The new-ish trendy element to judge a player is efficiency. We’ve learned over time that a lot of guys, not all, but a lot of guys can drop 30+ if they shoot it 27-plus times. So every scoring effort is weighed against how many shots it took to get there. After all, if you’re just throwing the ball at the rim over and over again, that’s probably not helping your team as much as helping to convert a higher number of times you have the ball. Which is what makes Kevin Durant’s line against the Wolves Saturday night all the more impressive.
Durant finished with 43 points and seven rebounds. Four turnovers is a little high for just the one assist, but when you’re scoring that much, you’re going to lose the rock a bit. OK, great, ho-hum, another 40-plus night for a shooter. Woo. How many shots did he…
23. Twenty three. Forty three points on 23 shots. Good. Gravy.
It gets even weirder when you take a look at Duran’s shot chart, courtesy of NBA.com (blue line emphasis mine):
Basically Durant hit one shot from the right shallow wing near the baseline, and one juuust-to-the-right of the top-of-the-key three, and other than that, all his makes were in a straight-on path to the basket. So what does this mean?
Nothing. Absolutely nothing, it is not indicative of anything besides the fact that the Thunder weren’t using Durant out of the corner on sets which makes sense because, really, who’s leaving Kevin Durant open in the corner and two that the Wolves were forcing him middle and he was torching them with it. It’s not super-relevant in any way, it’s just kind of neat.
But not as neat as 43 points on 23 shots. That’s super-neat.
Tonight the NBA All-Star Game starters will be announced. Then the coaches have a week to vote and the rest of the roster will be put together by them.
This year should see a few first-time All-Stars, guys bursting on the scene and grabbing fans attention — so we asked people on Twitter who they most wanted to see in his first All-Star Game and I break it down in this PBT Extra.
The winner? Giannis Antetokounmpo with 45 percent of the vote. Which shouldn’t be a surprise, he’s second in the fan voting for the frontcourt in the East (behind only LeBron James). Good news for those fans, the Greek Freak is almost guaranteed to be a starter, he’s getting plenty of media votes and likely a lot from the players as well.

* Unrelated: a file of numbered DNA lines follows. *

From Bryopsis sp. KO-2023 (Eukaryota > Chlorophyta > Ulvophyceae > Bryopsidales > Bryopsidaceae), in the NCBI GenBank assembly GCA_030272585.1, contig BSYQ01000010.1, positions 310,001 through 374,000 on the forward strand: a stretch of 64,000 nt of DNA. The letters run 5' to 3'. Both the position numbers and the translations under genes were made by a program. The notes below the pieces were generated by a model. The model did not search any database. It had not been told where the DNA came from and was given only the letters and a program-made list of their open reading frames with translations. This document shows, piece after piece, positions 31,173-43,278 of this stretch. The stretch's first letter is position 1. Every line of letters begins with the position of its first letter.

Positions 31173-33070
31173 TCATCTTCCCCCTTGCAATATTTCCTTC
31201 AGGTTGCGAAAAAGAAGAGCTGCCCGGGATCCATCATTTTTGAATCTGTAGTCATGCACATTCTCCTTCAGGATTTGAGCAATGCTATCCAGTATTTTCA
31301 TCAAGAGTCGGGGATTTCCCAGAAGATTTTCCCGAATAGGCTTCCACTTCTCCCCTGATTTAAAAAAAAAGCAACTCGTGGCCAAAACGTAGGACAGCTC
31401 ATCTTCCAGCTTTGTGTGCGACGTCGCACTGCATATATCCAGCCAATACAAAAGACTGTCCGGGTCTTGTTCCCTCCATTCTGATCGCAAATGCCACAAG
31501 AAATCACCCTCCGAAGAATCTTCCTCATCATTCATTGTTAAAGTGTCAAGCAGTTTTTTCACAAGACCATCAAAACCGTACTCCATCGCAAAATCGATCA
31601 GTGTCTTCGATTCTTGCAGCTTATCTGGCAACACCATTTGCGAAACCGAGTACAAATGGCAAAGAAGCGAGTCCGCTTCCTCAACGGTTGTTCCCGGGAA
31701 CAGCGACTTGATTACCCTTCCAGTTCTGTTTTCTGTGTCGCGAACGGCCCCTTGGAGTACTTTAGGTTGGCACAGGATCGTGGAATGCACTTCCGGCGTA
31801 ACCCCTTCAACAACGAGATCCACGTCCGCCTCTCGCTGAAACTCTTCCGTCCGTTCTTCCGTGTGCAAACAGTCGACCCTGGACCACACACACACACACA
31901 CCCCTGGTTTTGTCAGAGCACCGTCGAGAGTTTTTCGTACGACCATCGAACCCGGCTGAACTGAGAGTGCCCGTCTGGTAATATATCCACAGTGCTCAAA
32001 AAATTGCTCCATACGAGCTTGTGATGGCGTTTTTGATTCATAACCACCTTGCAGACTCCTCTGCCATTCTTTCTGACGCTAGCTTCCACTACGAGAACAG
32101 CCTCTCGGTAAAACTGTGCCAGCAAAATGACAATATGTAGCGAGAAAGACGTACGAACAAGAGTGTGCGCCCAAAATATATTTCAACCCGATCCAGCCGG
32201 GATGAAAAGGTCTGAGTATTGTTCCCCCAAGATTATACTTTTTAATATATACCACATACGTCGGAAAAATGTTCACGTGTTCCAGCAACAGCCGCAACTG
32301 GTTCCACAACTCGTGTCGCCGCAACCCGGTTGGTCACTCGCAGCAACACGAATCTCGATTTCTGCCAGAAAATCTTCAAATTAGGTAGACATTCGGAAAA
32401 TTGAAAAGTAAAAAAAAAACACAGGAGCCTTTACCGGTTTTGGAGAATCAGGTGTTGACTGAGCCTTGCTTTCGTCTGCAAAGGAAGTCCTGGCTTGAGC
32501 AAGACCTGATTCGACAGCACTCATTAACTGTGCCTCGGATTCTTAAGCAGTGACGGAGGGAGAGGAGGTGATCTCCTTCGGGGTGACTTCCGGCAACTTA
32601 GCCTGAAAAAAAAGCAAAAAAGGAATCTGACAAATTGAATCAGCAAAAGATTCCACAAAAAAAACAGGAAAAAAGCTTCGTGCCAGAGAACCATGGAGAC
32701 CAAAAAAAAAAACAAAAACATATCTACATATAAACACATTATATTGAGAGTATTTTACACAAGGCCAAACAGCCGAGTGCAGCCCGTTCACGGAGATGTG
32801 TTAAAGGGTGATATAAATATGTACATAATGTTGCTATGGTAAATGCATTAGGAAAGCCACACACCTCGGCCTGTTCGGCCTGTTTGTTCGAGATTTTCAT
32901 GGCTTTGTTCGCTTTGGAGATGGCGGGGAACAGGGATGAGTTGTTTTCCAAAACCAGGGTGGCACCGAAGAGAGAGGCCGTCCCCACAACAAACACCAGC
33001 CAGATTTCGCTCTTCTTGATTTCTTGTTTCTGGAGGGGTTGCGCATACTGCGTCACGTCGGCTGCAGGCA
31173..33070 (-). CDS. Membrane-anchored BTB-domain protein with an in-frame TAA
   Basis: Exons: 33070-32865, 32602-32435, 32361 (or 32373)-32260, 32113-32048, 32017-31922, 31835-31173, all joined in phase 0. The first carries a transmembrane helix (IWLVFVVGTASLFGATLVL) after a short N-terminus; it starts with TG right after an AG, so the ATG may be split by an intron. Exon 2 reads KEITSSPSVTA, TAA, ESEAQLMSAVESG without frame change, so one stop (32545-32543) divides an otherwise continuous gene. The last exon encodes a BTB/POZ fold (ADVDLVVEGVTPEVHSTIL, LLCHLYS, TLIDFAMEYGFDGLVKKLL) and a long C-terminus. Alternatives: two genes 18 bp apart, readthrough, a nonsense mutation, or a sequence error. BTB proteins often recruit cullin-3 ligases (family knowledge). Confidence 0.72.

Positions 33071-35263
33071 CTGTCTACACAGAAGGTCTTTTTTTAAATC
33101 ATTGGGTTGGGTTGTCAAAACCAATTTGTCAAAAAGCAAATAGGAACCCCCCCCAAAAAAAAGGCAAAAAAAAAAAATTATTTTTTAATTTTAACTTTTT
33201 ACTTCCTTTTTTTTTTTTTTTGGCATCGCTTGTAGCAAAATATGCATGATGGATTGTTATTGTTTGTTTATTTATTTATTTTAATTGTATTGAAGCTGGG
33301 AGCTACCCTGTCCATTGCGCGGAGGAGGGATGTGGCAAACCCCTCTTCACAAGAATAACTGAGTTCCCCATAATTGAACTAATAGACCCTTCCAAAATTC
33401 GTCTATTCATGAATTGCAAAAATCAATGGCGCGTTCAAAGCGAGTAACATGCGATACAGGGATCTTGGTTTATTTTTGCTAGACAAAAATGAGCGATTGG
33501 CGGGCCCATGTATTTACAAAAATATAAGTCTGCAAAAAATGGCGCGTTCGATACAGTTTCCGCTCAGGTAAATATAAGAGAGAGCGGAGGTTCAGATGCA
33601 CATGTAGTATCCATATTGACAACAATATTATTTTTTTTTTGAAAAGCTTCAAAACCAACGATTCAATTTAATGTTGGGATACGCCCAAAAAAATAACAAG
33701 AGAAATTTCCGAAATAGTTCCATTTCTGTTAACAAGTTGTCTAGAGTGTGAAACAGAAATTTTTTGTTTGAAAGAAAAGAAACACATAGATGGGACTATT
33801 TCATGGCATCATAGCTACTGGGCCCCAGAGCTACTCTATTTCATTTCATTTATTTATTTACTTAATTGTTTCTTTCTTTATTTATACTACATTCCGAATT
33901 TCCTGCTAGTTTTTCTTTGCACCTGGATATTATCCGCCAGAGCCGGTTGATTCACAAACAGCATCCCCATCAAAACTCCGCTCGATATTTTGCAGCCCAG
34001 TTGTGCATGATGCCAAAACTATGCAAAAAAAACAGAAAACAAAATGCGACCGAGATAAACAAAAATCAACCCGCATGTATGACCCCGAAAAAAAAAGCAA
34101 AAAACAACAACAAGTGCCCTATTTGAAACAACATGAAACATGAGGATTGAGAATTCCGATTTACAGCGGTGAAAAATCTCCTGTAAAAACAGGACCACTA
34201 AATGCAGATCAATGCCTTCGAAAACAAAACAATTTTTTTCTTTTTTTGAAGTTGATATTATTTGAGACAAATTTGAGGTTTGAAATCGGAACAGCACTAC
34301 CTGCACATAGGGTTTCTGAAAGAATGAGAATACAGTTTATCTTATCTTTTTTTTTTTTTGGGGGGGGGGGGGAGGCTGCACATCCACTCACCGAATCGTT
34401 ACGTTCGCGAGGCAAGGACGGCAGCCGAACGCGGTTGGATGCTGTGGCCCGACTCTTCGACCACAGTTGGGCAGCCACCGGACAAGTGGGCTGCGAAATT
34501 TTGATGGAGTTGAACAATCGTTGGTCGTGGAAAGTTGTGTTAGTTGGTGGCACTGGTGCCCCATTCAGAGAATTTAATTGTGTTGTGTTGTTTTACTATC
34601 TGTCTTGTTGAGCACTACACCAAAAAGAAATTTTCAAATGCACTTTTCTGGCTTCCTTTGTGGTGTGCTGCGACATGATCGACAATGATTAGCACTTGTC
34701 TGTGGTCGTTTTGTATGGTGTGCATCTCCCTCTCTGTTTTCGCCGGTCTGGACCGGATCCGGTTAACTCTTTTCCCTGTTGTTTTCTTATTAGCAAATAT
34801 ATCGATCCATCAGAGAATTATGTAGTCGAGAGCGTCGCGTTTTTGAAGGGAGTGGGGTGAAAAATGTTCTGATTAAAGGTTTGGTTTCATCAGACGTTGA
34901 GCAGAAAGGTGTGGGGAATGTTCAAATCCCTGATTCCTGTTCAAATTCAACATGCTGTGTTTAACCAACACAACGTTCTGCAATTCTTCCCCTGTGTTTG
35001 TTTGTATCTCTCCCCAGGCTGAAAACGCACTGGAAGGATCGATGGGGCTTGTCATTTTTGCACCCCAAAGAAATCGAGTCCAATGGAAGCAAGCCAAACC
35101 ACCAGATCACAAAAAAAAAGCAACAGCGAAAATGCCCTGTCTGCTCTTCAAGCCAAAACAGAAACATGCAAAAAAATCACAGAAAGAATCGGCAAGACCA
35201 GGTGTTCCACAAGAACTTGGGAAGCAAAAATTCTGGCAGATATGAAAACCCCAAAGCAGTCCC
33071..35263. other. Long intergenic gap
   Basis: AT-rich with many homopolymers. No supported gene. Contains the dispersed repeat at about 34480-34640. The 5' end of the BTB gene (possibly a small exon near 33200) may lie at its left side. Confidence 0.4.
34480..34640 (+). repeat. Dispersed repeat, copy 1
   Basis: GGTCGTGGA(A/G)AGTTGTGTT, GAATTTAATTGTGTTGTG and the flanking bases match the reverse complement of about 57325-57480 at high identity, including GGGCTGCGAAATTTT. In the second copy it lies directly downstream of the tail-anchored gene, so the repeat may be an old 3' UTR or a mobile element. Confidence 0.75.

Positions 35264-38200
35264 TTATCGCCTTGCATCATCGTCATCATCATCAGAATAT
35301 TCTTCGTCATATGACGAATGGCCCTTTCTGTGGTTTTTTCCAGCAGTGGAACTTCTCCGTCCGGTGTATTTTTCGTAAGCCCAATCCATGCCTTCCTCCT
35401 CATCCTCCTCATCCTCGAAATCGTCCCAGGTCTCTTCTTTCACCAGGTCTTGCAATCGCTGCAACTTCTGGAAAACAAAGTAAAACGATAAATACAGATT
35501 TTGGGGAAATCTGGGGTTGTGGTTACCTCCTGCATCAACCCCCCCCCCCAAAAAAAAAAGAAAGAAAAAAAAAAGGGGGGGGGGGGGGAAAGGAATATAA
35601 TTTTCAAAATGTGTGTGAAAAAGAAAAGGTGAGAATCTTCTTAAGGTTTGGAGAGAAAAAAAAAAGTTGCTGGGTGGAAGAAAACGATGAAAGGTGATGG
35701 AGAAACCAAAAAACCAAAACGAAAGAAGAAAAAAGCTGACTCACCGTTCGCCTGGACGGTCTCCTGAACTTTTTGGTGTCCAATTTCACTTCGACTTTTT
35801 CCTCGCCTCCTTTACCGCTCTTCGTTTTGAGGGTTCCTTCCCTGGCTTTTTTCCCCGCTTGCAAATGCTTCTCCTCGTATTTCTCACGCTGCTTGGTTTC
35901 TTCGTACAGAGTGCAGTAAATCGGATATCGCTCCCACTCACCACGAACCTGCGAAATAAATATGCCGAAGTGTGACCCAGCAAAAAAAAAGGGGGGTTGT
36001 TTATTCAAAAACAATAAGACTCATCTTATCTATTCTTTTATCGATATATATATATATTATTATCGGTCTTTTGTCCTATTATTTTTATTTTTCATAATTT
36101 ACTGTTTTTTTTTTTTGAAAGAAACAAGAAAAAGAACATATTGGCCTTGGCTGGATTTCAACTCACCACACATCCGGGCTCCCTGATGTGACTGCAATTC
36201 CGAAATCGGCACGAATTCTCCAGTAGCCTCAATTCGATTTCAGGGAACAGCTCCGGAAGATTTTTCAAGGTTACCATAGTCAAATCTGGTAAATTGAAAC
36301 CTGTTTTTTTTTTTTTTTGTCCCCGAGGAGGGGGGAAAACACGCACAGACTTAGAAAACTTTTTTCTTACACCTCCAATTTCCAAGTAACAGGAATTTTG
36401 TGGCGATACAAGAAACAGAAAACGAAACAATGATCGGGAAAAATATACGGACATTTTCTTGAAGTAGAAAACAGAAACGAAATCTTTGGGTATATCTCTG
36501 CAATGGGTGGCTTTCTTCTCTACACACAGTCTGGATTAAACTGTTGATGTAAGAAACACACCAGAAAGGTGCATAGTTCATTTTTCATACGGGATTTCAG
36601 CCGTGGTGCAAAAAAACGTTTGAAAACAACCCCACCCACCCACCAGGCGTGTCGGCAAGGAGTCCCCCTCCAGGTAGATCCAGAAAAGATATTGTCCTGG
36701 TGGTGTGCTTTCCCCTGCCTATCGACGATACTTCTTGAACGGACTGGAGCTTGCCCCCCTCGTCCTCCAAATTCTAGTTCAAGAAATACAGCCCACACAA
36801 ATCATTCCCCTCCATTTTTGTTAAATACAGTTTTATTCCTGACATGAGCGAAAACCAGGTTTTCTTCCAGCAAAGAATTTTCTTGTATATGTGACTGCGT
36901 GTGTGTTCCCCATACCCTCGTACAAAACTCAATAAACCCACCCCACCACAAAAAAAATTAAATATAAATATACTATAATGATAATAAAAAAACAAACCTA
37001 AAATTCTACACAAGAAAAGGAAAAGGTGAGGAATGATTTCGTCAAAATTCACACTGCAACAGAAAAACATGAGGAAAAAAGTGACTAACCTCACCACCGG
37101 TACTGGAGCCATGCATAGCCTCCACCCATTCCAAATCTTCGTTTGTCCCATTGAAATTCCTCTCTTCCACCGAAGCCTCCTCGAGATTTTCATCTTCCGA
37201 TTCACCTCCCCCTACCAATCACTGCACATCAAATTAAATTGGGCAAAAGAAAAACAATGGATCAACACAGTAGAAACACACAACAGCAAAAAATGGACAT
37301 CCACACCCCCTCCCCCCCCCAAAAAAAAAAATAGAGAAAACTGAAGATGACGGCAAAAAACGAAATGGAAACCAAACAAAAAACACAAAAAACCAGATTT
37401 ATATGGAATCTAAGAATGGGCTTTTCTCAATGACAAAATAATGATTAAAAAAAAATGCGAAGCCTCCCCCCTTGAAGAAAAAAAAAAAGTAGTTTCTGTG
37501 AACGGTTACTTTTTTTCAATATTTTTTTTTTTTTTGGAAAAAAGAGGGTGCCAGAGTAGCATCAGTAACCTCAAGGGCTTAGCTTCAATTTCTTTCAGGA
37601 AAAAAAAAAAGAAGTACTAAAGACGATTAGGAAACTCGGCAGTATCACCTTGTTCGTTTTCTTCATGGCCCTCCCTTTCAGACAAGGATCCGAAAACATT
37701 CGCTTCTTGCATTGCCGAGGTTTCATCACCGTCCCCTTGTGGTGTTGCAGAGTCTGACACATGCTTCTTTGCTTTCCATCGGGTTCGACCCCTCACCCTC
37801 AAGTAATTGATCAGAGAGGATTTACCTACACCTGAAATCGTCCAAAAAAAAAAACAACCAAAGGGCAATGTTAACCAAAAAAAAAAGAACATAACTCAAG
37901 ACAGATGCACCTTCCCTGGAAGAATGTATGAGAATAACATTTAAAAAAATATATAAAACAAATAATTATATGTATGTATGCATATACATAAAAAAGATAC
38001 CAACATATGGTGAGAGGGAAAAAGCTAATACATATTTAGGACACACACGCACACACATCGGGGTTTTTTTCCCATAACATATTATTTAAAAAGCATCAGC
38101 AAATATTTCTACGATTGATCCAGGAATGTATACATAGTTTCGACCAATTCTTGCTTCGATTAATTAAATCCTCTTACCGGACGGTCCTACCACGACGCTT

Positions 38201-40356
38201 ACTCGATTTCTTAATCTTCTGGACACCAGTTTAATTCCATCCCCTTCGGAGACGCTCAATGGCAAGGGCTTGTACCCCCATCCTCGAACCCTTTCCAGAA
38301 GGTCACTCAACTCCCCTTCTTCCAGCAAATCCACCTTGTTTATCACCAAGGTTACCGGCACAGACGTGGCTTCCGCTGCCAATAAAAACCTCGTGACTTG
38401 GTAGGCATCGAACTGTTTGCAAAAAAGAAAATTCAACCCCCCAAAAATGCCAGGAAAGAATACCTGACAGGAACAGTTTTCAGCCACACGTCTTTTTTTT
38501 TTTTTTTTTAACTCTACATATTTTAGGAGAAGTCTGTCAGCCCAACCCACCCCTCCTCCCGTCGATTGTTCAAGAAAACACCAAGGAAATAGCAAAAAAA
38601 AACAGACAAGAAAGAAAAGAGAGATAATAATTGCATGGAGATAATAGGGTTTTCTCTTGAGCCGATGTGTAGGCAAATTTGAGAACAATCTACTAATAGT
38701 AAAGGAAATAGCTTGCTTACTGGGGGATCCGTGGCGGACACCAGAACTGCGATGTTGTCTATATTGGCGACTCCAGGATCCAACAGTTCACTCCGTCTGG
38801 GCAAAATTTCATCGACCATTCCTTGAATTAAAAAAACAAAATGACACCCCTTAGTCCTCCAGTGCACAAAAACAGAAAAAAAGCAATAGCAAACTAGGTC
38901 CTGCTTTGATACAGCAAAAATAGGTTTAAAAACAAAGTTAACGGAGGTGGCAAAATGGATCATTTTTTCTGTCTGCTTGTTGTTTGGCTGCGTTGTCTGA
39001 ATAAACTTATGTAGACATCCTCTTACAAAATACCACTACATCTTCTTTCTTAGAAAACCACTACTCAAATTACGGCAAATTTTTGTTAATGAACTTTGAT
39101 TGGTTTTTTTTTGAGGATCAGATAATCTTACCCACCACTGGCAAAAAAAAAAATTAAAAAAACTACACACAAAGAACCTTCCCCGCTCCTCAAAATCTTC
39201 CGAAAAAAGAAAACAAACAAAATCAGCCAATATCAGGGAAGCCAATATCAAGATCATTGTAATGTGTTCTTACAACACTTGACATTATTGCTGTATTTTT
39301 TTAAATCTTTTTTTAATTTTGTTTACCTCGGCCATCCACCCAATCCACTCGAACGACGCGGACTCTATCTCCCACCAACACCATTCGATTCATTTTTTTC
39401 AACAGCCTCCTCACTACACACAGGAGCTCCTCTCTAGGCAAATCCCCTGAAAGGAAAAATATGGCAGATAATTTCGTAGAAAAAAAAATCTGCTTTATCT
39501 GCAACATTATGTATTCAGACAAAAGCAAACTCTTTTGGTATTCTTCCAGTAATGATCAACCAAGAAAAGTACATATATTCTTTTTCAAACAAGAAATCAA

Second place in the poll? Joel Embiid of the Sixers. I’d love to see him, but will players and media members vote in a guy on a minutes restriction? Will the coaches pick him for that same reason? He is on the bubble.
Did Russell Westbrook and Kevin Durant talk during the Warriors’ win over the Thunder last night? Westbrook said no, though video and first-hand accounts indicate otherwise.
Even more clearly: Westbrook – who walked near teammates Enes Kanter, Anthony Morrow and Jerami Grant – didn’t want someone talking to someone as they left the floor after the game. ESPN caught Westbrook saying, “Don’t say what’s up to that b— a—.”
You will never convince anyone Westbrook is referring to anyone but Durant.
Between getting laid out by Zaza Pachulia and apparently talking with Kevin Durant, Russell Westbrook committed a travel for the ages.
The Thunder guard took an inbound pass against the Warriors and just started walking up court without dribbling. The violation was so blatant, NBA officials even called the travel.
And it’s not as if they’re inclined to blow a whistle in that situation. Before Westbrook, Kemba Walker set a high bar last season, but he got away with this walk:
Russell Westbrook deleted Kevin Durant‘s goodbye text and, months later, told the whole world they still hadn’t talked.
That apparently changed during the Warriors’ win over the Thunder yesterday – though not if you ask Westbrook.
Westbrook dunked in the third quarter, and according to ESPN commentator Mark Jackson, Westbrook told Durant, “Don’t jump.” Anthony Slater of The Mercury News also wrote of the same quote.
ESPN’s telecast caught Durant clearly speaking to Westbrook shortly after. It appears Westbrook is talking back, but his back is to the camera.
After the game, Westbrook denied the exchange:
- Reporter: “Are you and KD on speaking terms?”
- Westbrook: “Nah.”
- Reporter: “You guys had a little exchange in the third quarter.”
- Westbrook: “What exchange?”
- Reporter: “You and KD said something to each other.”
- Westbrook: “Oh. You gotta maybe sit closer to the game. You maybe didn’t see clearly.”
This is so Westbrook – stubborn to the point of denying reality.
That approach worked for him when everyone rightly told him he was a significantly lesser player than Durant. Westbrook ignored that fact until it became false.
I suspect he wants to forget this exchange so he can maintain a cold animosity toward someone he prefers to resent.